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Grandparents: How They Can Help in Your Divorce


Going through a divorce can be a difficult or uncomfortable transition, but it some cases it is something that just needs to be done. It is important to remember that during the divorce time, however, that if you have family around they want to help. Often times during divorce grandparents (the divorcee’s parents) can get left out of the picture, and sometimes may not have the rights they would like in divorce cases. In the event that you have a civil relationship with your parents, there is a possibility that by letting them being involved even more so in the lives of your children during the divorce may help them in their transition. Children, especially little ones, may not fully understand what a divorce is really about. While their world around them is changing drastically, having a stable grandparent to spend time with can be helpful.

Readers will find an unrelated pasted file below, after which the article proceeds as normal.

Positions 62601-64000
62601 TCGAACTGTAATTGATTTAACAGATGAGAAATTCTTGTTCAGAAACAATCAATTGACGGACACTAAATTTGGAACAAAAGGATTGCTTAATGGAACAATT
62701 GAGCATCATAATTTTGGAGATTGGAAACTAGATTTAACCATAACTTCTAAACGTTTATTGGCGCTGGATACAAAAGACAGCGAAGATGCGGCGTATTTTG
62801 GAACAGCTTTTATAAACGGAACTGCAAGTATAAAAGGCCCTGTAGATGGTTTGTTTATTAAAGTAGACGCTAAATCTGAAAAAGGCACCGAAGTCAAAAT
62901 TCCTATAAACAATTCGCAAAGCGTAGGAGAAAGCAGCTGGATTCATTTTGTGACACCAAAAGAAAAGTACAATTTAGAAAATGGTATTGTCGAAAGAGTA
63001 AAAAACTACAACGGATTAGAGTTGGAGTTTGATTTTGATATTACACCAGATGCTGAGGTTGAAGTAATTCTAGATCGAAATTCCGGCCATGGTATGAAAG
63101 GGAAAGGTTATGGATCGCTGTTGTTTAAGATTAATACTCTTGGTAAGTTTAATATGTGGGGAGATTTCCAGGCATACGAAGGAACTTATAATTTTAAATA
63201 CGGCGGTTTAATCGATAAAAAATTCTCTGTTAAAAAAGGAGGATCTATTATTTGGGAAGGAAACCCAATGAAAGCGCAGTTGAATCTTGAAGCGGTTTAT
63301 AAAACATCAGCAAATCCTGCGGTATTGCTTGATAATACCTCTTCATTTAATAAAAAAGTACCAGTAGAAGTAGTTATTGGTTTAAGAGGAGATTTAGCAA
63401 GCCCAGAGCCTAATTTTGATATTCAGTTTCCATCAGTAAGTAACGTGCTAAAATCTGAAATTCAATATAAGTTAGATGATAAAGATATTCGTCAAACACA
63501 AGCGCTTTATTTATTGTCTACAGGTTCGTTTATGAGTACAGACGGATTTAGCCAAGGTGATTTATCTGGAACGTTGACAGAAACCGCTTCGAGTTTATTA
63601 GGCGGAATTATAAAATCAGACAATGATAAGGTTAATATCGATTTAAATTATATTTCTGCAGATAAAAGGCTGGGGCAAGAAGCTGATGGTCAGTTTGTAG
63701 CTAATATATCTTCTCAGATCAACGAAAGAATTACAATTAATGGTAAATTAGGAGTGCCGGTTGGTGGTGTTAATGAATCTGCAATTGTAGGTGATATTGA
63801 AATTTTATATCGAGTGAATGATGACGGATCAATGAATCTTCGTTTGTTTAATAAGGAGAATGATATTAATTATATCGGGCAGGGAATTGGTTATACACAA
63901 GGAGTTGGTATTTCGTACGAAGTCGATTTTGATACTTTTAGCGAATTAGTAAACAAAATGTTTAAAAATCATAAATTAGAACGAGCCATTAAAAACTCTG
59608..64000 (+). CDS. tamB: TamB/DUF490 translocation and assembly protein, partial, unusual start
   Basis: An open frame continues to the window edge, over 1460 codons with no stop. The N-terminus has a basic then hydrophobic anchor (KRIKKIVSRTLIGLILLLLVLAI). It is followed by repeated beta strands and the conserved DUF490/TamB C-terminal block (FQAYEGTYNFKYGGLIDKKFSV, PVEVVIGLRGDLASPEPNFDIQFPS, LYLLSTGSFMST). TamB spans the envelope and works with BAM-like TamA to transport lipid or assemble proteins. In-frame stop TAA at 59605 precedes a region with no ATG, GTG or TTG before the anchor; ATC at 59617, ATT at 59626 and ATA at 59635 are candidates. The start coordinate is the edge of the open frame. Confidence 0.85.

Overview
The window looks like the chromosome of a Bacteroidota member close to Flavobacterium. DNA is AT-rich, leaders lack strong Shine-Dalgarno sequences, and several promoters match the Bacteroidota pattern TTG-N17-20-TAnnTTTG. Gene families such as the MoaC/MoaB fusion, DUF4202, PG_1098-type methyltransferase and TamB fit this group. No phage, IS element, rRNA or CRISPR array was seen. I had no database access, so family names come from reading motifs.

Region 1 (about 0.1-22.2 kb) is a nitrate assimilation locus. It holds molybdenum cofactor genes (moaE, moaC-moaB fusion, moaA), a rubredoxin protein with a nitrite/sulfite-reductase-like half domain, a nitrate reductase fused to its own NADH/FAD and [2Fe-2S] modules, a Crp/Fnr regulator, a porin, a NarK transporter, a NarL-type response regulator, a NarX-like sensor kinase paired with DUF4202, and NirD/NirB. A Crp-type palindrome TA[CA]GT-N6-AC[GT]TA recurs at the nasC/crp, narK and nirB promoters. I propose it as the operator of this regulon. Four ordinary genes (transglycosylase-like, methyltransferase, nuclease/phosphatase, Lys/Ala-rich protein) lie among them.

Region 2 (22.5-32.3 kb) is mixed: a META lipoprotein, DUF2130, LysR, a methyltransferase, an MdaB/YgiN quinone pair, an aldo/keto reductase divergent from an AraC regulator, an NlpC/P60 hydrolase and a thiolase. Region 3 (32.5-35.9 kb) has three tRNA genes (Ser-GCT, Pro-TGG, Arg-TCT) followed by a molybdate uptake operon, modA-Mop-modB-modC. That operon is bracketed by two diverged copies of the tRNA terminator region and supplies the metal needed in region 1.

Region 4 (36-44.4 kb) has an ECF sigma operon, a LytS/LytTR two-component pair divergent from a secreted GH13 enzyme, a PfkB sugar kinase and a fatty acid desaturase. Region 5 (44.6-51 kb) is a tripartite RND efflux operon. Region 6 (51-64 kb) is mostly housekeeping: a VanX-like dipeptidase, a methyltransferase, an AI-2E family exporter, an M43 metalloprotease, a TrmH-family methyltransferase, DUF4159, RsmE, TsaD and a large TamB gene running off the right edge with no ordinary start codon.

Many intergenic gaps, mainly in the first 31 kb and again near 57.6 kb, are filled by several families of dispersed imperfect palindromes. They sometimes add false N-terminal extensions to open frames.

Studies on grand parenting and divorce show that it is helpful for the child to be able to spend just as much time with the grandparent after the divorce as they did before. Obviously this may not be entirely possible, but as much visitation as possible is beneficial. Dr. Lillian Carson who wrote, “The Essential Grandparents Guide to Divorce: Making a Difference in the Family” said that a grandparent’s home should be almost a safe haven for the children to run to, a zone in which they don’t have to deal with the pressures of two separating parents. It shows care when they know that they can confide in you if they need someone to talk to. Divorces can be challenging for children to understand, even if they are older in age. It is also useful to remind them that the parents’ divorce was not their fault. There are many ways in which grandparents can aid in the transition for children, possibly consider letting them remain a part of your child’s lives if it is possible in your situation.